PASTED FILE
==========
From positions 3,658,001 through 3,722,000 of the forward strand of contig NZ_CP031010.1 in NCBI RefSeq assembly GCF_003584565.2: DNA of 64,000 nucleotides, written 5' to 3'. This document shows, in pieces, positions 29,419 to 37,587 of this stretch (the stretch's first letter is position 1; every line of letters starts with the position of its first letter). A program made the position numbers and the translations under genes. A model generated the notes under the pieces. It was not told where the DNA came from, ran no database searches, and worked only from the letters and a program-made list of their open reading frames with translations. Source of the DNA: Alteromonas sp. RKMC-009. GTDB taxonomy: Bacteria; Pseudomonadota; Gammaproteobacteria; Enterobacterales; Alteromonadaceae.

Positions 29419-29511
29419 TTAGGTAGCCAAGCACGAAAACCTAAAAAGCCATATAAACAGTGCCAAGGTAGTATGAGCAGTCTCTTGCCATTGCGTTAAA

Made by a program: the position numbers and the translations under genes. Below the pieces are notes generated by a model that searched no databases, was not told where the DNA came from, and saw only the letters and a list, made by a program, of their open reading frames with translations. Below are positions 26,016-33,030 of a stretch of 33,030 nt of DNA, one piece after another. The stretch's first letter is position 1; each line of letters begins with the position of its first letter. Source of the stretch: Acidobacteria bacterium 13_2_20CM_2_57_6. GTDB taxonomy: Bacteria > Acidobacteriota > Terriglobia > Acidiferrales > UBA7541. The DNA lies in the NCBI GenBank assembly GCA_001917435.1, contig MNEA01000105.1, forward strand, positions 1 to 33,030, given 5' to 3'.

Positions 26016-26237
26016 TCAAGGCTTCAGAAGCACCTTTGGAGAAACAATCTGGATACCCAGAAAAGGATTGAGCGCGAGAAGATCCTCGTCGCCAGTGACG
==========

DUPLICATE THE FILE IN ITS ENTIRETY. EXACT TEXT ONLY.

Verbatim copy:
From positions 3,658,001 through 3,722,000 of the forward strand of contig NZ_CP031010.1 in NCBI RefSeq assembly GCF_003584565.2: DNA of 64,000 nucleotides, written 5' to 3'. This document shows, in pieces, positions 29,419 to 37,587 of this stretch (the stretch's first letter is position 1; every line of letters starts with the position of its first letter). A program made the position numbers and the translations under genes. A model generated the notes under the pieces. It was not told where the DNA came from, ran no database searches, and worked only from the letters and a program-made list of their open reading frames with translations. Source of the DNA: Alteromonas sp. RKMC-009. GTDB taxonomy: Bacteria; Pseudomonadota; Gammaproteobacteria; Enterobacterales; Alteromonadaceae.

Positions 29419-29511
29419 TTAGGTAGCCAAGCACGAAAACCTAAAAAGCCATATAAACAGTGCCAAGGTAGTATGAGCAGTCTCTTGCCATTGCGTTAAA

Made by a program: the position numbers and the translations under genes. Below the pieces are notes generated by a model that searched no databases, was not told where the DNA came from, and saw only the letters and a list, made by a program, of their open reading frames with translations. Below are positions 26,016-33,030 of a stretch of 33,030 nt of DNA, one piece after another. The stretch's first letter is position 1; each line of letters begins with the position of its first letter. Source of the stretch: Acidobacteria bacterium 13_2_20CM_2_57_6. GTDB taxonomy: Bacteria > Acidobacteriota > Terriglobia > Acidiferrales > UBA7541. The DNA lies in the NCBI GenBank assembly GCA_001917435.1, contig MNEA01000105.1, forward strand, positions 1 to 33,030, given 5' to 3'.

Positions 26016-26237
26016 TCAAGGCTTCAGAAGCACCTTTGGAGAAACAATCTGGATACCCAGAAAAGGATTGAGCGCGAGAAGATCCTCGTCGCCAGTGACG